Bryan and I even had a date night!  We drove up to Everland to ride the best roller coaster ever…the T Express and enjoy some romantic lights in the rose garden.

Another Friday night found us hanging with the kids at the rock wall.

We also went to a nearby memorial museum that was just built a couple years ago.  The first battle of the Korean war to include US / UN forces was just north of us in Osan city.  A small memorial to mark the Task Force Smith battle was erected just after the war and a bigger one built a decade ago, but the new museum to accompany it it great.  The highlight was a big topo map board that has video projectors walk you through the battle. Kids enjoyed it as well, and especially Avi who felt so emotional about the memorial section with pictures of all the troops that he wanted to put up a  personal message on the thanks wall.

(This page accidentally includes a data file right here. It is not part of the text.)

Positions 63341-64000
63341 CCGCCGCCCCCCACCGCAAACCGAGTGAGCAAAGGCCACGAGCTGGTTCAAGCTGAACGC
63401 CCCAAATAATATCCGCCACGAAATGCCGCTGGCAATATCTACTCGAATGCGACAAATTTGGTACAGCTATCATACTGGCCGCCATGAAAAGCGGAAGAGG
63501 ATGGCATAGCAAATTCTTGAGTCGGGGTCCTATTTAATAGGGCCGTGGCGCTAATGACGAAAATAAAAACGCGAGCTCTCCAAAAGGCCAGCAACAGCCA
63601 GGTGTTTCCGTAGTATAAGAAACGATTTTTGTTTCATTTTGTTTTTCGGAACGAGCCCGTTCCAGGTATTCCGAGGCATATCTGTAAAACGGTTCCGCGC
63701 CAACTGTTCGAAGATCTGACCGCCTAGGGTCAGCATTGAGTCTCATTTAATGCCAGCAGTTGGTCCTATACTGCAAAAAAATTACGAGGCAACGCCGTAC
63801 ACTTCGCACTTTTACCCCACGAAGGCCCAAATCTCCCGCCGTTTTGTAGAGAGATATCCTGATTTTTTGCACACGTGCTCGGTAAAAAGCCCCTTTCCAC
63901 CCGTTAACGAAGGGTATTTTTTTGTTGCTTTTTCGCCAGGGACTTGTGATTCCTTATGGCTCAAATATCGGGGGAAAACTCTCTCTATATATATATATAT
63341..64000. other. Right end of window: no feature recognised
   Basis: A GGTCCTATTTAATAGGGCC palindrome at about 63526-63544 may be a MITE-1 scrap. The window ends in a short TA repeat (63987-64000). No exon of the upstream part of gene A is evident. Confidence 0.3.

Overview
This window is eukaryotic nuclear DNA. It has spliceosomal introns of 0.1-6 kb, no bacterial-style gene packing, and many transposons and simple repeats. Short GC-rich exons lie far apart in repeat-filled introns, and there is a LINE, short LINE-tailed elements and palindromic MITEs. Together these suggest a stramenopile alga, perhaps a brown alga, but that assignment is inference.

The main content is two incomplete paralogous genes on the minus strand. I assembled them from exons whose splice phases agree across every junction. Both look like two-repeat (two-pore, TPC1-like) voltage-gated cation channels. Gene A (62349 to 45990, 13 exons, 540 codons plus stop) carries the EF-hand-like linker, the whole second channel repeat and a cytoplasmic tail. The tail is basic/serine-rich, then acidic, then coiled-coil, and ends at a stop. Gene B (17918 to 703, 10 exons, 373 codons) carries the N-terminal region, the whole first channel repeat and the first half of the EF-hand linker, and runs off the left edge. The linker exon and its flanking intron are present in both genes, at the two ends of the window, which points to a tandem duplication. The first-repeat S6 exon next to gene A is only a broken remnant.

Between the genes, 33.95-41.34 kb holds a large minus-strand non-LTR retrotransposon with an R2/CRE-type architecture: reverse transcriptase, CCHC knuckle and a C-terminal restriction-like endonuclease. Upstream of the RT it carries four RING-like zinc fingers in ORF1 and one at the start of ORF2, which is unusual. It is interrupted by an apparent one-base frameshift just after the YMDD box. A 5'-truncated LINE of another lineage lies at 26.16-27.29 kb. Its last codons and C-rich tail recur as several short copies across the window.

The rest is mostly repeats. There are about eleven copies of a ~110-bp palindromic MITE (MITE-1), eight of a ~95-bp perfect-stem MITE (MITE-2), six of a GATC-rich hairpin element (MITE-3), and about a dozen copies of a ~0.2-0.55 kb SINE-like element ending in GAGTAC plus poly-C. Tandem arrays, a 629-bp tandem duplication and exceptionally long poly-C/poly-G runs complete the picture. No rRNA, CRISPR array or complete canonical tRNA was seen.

“Me and the army guy.  We are holding hands”

the new memorial

new memorial

the old memorial

I have been busy cleaning out pots and prepping house stuff for our next big move.  Bryan is prepping the car, and Avi enjoyed helping him out last weekend! They changed the spark plugs and brake pads.

Lastly, was the big Spring Fest at Camp Humphreys – the army base just south of us. We will miss such amazing military support and activities when we leave Korea.  There were bouncy castles galore, craft tables, food booths, local Korean information, and bands playing on 3 stages. Bryan and I enjoyed sitting with a bunch of older Koreans from the local folk village to learn how to package up our hard boiled eggs in rice straw.  Gary Sinise and the Lt. Dan band was the highlight at the end of the evening!  We ended up leaving early, while his band was still playing, because Zoe hurt her knee pretty badly in a bouncy accident.  I guess she got stuck under a bent down poofy thing and another kid jumped right on her.  ouch!